U.S. Support Boosts Philippines




 
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U.S. Support Boosts Philippines
 
April 24th, 2007  
Team Infidel
 
 

Topic: U.S. Support Boosts Philippines


U.S. Support Boosts Philippines
Honolulu Advertiser
April 23, 2007
By William Cole, Advertiser Military Writer
The military likes to talk about trying to win hearts and minds through humanitarian assistance in places like Iraq, Afghanistan and the Horn of Africa.
The Philippines, described as the center of gravity for the U.S. war on terror in Asia and the Pacific, could be the poster child for civil-military operations success.
The U.S. effort, which doesn't involve a direct combat role, gets a lot of its orders from Hawai'i and Special Operations Command, Pacific, at Camp Smith.
U.S. Ambassador to the Philippines Kristie A. Kenney, who was in Hawai'i last week for a counterterrorism conference, said the Philippines and United States, as partners, "are actually winning the war on terrorism in the Philippines."
Troop levels fluctuate, but between 400 and 500 U.S. personnel throughout the year comprise Joint Special Operations Task Force-Philippines. About 60 Hawai'i-based service members are deployed with the task force.
Kenney said the "current fight" in the Philippines is centered on the island of Jolo in the south, where Abu Sayyaf and Jemaah Islamiah militants are active.
The formula to combat them involves more than 7,000 Filipino soldiers, humanitarian assistance to build roads, rebuild schools, and provide medical assistance, and U.S. special operations training and technology. Organizations like the U.S. Agency for International Development also are involved.
Kenney said the U.S. annual assistance to the Philippines totals about $170 million, and on Jolo, $3 million to $5 million has been spent on development in the past two years.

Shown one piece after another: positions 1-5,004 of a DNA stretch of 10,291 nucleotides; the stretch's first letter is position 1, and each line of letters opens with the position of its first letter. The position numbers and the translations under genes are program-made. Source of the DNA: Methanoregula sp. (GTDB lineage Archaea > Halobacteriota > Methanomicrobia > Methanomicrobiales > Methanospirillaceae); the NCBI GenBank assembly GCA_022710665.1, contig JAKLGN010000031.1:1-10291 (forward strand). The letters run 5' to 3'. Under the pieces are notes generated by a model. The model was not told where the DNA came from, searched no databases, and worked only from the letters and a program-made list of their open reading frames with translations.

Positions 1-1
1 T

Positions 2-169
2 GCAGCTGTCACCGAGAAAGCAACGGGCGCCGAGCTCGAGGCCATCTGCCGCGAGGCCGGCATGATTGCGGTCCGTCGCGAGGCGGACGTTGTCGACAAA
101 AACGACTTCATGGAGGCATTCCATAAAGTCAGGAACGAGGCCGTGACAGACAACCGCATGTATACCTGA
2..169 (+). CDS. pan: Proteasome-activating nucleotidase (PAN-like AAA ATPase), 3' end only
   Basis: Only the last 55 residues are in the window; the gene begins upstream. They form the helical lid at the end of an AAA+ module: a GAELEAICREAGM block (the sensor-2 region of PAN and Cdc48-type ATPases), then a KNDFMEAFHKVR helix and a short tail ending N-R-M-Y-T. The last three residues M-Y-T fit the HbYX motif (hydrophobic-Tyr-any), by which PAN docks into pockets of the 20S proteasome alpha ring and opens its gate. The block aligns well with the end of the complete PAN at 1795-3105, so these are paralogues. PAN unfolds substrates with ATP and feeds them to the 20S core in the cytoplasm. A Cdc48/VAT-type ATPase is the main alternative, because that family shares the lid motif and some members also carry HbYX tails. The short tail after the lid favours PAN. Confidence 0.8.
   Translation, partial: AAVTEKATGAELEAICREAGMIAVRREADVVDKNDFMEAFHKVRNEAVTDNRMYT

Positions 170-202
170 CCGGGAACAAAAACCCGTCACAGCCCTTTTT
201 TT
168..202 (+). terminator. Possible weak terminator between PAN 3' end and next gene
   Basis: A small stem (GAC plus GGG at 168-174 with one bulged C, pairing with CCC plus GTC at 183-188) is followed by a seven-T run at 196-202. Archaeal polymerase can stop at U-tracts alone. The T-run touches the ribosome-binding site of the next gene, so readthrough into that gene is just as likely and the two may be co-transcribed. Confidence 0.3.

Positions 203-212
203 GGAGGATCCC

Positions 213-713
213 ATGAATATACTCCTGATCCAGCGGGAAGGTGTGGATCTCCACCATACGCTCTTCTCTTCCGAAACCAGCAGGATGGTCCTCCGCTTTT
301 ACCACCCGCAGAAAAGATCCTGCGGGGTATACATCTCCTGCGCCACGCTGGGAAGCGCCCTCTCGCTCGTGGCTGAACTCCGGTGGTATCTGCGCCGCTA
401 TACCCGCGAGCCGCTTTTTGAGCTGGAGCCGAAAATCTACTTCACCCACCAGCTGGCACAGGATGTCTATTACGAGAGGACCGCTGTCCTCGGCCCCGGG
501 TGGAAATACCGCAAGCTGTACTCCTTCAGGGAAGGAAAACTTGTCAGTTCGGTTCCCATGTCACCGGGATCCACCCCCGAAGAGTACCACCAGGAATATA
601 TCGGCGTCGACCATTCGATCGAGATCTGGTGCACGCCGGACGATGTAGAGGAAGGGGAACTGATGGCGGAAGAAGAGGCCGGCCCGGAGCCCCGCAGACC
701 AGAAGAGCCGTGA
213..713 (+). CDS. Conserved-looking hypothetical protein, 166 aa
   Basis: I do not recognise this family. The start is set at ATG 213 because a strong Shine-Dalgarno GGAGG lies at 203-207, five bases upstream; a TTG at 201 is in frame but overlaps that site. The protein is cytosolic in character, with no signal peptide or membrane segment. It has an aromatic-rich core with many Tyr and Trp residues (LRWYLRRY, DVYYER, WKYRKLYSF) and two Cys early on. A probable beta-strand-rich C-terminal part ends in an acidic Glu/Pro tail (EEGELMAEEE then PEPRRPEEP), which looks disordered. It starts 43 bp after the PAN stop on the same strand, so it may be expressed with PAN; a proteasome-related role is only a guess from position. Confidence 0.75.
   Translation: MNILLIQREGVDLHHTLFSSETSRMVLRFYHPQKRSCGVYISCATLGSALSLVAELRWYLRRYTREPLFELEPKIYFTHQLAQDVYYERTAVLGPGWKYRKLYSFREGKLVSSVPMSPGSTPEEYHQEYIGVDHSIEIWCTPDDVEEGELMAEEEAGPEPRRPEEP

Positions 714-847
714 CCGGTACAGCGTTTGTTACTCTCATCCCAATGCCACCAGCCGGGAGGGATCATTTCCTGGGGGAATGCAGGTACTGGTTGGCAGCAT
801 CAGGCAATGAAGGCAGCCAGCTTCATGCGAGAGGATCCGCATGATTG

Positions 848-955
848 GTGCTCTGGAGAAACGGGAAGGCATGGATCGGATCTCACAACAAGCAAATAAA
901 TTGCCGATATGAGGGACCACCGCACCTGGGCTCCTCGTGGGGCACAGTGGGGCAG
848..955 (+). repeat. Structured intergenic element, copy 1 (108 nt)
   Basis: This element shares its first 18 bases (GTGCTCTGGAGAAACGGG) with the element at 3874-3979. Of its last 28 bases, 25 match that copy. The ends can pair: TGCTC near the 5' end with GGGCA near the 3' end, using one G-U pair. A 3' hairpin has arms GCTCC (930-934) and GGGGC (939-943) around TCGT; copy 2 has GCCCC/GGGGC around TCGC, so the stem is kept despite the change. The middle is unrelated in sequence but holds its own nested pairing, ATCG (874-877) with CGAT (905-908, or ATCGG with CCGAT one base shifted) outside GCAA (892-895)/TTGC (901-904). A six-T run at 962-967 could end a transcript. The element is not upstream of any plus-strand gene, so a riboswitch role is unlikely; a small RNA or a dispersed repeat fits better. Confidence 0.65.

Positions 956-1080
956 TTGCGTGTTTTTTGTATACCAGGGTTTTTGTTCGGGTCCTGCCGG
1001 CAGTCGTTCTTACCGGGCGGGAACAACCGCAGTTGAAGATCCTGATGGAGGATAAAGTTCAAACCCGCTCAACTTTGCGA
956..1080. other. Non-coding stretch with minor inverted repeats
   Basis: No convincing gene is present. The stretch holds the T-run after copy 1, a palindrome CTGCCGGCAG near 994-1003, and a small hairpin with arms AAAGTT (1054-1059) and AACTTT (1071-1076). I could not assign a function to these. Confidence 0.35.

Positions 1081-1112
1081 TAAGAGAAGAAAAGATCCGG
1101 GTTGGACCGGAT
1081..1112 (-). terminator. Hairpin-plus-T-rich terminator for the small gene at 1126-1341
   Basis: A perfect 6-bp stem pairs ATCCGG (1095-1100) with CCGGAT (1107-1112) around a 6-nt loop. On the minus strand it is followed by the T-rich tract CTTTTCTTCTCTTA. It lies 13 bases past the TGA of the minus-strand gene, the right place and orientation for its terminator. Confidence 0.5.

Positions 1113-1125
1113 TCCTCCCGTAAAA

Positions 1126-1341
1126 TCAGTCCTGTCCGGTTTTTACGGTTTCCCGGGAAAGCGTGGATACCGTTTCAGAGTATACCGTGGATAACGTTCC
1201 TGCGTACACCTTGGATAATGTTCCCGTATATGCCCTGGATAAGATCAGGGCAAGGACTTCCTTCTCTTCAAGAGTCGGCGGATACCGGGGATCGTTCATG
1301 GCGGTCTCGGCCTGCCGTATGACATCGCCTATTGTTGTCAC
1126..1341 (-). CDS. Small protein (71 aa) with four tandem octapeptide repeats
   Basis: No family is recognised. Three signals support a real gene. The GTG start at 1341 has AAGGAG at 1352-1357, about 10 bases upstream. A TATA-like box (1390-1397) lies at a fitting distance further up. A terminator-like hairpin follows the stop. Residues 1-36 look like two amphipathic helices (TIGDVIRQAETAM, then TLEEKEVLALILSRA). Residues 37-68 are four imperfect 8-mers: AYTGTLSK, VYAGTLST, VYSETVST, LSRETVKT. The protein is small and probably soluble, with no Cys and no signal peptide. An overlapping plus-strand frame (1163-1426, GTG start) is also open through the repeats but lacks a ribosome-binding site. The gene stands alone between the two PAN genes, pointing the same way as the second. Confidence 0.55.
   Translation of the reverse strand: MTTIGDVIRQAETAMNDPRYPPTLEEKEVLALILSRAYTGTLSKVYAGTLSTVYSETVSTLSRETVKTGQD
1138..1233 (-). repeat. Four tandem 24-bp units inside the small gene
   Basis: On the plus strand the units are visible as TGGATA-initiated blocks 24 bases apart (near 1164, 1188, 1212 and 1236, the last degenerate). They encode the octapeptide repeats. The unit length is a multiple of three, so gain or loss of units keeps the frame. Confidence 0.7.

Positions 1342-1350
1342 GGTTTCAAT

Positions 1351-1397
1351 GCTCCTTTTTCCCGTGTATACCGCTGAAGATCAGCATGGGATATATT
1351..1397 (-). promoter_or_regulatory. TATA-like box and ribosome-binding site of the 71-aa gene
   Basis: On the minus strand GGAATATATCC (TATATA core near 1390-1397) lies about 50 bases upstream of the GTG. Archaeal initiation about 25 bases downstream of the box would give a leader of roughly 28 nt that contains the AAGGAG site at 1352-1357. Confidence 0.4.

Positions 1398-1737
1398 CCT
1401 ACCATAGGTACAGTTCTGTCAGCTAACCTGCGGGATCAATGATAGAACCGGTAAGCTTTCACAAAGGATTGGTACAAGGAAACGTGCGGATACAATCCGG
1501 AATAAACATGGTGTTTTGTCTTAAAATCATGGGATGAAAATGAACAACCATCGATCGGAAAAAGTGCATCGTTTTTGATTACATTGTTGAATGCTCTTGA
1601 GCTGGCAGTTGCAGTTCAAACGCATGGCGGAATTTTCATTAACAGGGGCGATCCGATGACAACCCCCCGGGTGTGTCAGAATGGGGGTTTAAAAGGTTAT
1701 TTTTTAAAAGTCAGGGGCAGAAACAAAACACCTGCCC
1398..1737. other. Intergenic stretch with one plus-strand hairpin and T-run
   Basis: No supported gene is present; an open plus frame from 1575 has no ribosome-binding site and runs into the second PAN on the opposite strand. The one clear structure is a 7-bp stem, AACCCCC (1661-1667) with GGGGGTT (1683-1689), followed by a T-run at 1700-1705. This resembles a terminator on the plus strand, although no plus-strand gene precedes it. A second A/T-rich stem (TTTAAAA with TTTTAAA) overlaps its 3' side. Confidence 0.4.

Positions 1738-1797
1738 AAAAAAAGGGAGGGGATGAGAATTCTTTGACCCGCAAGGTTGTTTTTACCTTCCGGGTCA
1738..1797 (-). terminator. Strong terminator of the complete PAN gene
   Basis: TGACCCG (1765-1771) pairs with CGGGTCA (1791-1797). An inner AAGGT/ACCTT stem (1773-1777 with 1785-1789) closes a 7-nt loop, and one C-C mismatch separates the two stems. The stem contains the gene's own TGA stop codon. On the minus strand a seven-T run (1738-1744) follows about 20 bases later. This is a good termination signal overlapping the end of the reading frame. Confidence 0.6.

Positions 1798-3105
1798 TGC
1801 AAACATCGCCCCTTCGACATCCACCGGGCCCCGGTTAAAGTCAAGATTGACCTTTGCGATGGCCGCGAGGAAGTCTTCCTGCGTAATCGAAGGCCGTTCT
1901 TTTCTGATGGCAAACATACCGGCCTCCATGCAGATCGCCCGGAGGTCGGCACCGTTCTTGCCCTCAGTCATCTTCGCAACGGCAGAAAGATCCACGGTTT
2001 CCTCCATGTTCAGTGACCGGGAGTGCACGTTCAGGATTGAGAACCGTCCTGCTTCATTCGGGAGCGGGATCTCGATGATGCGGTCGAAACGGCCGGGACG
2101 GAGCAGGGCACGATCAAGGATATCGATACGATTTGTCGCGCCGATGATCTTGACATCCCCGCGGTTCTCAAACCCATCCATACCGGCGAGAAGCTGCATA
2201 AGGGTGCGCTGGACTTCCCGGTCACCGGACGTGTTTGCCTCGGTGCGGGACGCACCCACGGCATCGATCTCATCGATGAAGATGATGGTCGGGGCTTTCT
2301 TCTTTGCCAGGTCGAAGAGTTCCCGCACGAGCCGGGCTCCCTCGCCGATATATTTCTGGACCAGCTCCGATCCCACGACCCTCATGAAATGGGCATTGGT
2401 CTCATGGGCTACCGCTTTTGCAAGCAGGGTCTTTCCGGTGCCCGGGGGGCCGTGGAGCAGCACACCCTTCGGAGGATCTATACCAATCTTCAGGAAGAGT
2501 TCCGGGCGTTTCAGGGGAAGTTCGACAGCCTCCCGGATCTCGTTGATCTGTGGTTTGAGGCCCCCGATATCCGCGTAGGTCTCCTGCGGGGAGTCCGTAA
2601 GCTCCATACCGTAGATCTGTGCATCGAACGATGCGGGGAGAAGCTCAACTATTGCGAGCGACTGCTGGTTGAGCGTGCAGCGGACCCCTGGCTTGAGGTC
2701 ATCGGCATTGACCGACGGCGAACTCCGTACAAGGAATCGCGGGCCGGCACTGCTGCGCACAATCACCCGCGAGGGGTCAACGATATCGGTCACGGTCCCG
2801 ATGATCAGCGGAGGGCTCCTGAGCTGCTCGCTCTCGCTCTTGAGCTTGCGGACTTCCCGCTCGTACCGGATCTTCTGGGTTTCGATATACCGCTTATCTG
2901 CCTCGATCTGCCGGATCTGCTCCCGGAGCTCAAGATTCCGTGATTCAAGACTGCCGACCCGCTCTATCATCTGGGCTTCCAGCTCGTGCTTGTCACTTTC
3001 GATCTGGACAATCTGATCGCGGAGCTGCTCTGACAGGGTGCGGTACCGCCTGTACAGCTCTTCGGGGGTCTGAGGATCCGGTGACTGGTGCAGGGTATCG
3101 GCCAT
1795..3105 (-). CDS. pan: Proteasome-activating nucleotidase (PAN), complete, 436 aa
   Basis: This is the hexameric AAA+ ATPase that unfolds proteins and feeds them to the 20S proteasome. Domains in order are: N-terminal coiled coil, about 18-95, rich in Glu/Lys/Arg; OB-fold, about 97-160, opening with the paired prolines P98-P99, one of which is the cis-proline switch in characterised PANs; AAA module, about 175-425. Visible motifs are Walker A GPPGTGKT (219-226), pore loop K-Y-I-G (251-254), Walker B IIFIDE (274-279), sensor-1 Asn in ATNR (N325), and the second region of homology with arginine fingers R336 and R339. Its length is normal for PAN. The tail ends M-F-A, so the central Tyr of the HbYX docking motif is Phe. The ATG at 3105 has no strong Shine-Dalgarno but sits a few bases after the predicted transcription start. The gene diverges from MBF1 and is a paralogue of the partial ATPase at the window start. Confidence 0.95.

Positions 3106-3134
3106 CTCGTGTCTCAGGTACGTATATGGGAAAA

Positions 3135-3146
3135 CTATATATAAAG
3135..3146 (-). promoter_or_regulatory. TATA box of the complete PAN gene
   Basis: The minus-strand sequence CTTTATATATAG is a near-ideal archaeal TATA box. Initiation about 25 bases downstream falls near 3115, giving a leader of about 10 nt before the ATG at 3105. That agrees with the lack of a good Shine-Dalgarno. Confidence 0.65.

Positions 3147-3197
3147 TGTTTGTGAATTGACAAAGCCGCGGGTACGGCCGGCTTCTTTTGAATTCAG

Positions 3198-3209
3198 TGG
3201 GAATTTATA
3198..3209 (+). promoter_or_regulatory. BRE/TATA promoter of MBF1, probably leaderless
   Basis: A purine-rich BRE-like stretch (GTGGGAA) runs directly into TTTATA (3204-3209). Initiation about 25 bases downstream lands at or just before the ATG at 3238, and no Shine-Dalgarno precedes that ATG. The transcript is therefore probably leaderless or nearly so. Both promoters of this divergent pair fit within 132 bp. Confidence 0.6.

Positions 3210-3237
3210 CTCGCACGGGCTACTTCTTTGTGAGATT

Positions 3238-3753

Special Operations Command, Pacific, said in that time frame, using Philippine construction companies for many projects on Jolo, 15.5 miles of roads have been completed, 23 schools were renovated, 25 well and water distribution projects were undertaken, and almost 47,000 patients were treated.
An annual military exercise involving hundreds of U.S. troops, called Balikatan or "shouldering the load together" was held in March on Jolo and in other provinces.
Kenney last week addressed the Pacific Area Special Operations Conference in Waikiki, which brought together about 250 people from 17 countries to discuss countering terrorism and insurgency in the region.
Various parts of the Philippines must deal with communist rebels. In Jolo, it's Abu Sayyaf, with al-Qaida ties, and Jemaah Islamiah, a Southeast Asian terrorist group, Kenney said.
Suspected Abu Sayyaf militants abducted seven men at gunpoint last week on Jolo, including six working on a government road project. But Kenney said the assistance projects provide the prospect of a better life.
"When you talk to some of the women with their children, and they say, 'My husband's actually out with the Abu Sayyaf' well, fine, you are welcome here (at aid centers), and she goes home and says, 'Honey, the baby got vaccinated today and got vitamins,' I kind of prefer that that's a better option."
Brad Glosserman, executive director of the Pacific Forum Center for Strategic and International Studies, said that when Kenney says the United States and its allies are winning the war on terrorism in the Philippines, "that's probably accurate."
"What you've got in many ways (in the Philippines) is not a terrorist movement, but you've got some real ugly criminal gangs that are largely isolated, and some of them cloak themselves in the mantle of Islamism when in fact they are just bandits," Glosserman said.
That's how Abu Sayyaf looks to him, and "that makes (the fight) a lot easier."
 


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